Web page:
RDP servers abused with DDoS attack
Cybercrime gangs are abusing Windows Remote Desktop Protocol (RDP) systems to bounce and amplify junk traffic as part of DDoS attacks, security firm Netscout published.
Not all RDP servers can be abused, but only systems where RDP authentication is also enabled on UDP port 3389 on top of the standard TCP port 3389.
The attackers can send malformed UDP packets to the UDP ports of RDP servers that will be reflected to the target of a DDoS attack, amplified in size, resulting in junk traffic hitting the target’s system.
This is what security researchers call a DDoS amplification factor, and it allows attackers with access to limited resources to launch large-scale DDoS attacks by amplifying junk traffic with the help of internet exposed systems.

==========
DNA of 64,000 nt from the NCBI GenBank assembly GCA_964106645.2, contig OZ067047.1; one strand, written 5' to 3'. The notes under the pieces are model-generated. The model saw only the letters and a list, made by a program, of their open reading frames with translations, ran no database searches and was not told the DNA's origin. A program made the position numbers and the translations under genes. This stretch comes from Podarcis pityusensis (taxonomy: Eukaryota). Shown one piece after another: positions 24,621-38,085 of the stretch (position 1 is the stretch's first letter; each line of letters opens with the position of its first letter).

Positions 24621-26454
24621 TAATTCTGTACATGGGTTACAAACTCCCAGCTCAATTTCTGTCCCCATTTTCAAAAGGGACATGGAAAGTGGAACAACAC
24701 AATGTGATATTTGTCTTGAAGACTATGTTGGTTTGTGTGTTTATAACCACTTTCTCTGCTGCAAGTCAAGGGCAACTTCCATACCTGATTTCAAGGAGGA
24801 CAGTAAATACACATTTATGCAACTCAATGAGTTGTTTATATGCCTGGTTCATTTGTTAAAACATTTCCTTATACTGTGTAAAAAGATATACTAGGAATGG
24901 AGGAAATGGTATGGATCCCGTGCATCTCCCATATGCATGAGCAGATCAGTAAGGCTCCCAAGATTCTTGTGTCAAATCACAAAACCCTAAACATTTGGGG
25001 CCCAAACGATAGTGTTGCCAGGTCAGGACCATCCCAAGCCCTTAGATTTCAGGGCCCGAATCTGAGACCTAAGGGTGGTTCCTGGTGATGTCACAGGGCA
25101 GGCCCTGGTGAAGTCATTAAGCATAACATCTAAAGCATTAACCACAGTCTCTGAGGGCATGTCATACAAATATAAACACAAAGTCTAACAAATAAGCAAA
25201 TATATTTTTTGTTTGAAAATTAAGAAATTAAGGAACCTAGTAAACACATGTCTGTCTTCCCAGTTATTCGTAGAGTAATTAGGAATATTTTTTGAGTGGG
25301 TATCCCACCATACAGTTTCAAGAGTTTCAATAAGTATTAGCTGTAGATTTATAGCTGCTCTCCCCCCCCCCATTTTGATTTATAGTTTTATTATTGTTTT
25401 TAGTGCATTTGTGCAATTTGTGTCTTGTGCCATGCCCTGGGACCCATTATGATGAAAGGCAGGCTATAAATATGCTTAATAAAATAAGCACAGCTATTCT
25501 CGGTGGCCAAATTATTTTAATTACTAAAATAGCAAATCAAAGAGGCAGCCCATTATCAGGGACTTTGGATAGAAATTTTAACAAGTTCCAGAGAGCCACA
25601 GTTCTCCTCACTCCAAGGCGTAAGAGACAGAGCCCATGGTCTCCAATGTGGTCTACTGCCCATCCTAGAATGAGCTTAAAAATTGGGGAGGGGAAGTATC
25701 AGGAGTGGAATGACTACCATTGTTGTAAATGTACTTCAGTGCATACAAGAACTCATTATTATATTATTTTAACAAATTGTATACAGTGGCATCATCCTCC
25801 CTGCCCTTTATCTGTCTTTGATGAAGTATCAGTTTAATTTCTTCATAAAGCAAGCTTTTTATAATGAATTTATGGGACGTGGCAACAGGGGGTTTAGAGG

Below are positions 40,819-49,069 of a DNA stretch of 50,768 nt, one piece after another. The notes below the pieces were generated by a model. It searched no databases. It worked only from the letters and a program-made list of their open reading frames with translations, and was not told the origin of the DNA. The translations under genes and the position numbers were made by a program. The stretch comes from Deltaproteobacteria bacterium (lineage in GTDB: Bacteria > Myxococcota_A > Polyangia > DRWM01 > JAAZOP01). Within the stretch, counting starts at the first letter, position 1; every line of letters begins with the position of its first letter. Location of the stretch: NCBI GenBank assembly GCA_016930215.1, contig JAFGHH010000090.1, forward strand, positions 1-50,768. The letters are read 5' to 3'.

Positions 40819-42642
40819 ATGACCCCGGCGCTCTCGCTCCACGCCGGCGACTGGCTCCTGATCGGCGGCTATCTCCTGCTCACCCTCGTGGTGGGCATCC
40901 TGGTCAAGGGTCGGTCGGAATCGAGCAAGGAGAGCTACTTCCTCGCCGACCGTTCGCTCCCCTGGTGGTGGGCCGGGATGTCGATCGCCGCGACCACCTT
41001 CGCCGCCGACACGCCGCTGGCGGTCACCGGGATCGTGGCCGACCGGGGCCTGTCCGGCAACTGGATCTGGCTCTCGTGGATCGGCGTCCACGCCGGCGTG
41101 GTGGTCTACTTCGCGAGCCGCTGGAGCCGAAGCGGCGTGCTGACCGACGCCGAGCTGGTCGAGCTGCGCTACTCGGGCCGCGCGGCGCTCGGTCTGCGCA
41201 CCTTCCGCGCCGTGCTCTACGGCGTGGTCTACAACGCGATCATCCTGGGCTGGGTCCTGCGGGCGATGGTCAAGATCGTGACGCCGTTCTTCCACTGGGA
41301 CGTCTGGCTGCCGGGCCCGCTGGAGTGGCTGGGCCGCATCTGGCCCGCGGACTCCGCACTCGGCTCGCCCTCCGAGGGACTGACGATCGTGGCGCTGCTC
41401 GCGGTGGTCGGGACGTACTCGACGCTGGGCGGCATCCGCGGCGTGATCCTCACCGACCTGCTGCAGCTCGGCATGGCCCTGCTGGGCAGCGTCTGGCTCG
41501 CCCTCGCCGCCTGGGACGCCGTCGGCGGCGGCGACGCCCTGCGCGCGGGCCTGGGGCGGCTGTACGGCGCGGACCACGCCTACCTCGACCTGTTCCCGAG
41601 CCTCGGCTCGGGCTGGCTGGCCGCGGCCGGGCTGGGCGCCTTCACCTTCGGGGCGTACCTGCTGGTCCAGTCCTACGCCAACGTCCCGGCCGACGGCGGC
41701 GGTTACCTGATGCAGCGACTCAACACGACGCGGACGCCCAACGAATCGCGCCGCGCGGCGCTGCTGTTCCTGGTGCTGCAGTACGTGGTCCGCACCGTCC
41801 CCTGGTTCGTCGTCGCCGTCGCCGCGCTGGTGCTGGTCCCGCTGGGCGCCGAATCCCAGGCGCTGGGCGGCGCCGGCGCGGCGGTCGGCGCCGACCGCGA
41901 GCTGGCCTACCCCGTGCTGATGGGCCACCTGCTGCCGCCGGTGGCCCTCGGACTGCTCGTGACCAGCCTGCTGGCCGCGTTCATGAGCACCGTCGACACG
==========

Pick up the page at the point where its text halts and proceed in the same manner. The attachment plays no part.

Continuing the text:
The amplification factor is 85.9, with the attackers sending a few bytes and generating “attack packets” that are “consistently 1,260 bytes in length.”
Administrators who run RDP servers exposed on the internet to take systems offline, switch them to the equivalent TCP port, or put the RDP servers behind VPNs in order to limit who can interact with vulnerable systems. 33,000 such servers exposed online currently
Recent attacks in to limelight include the Constrained Application Protocol (CoAP), the Web Services Dynamic Discovery (WS-DD) protocol, the Apple Remote Management Service (ARMS), Jenkins servers, and Citrix gateways.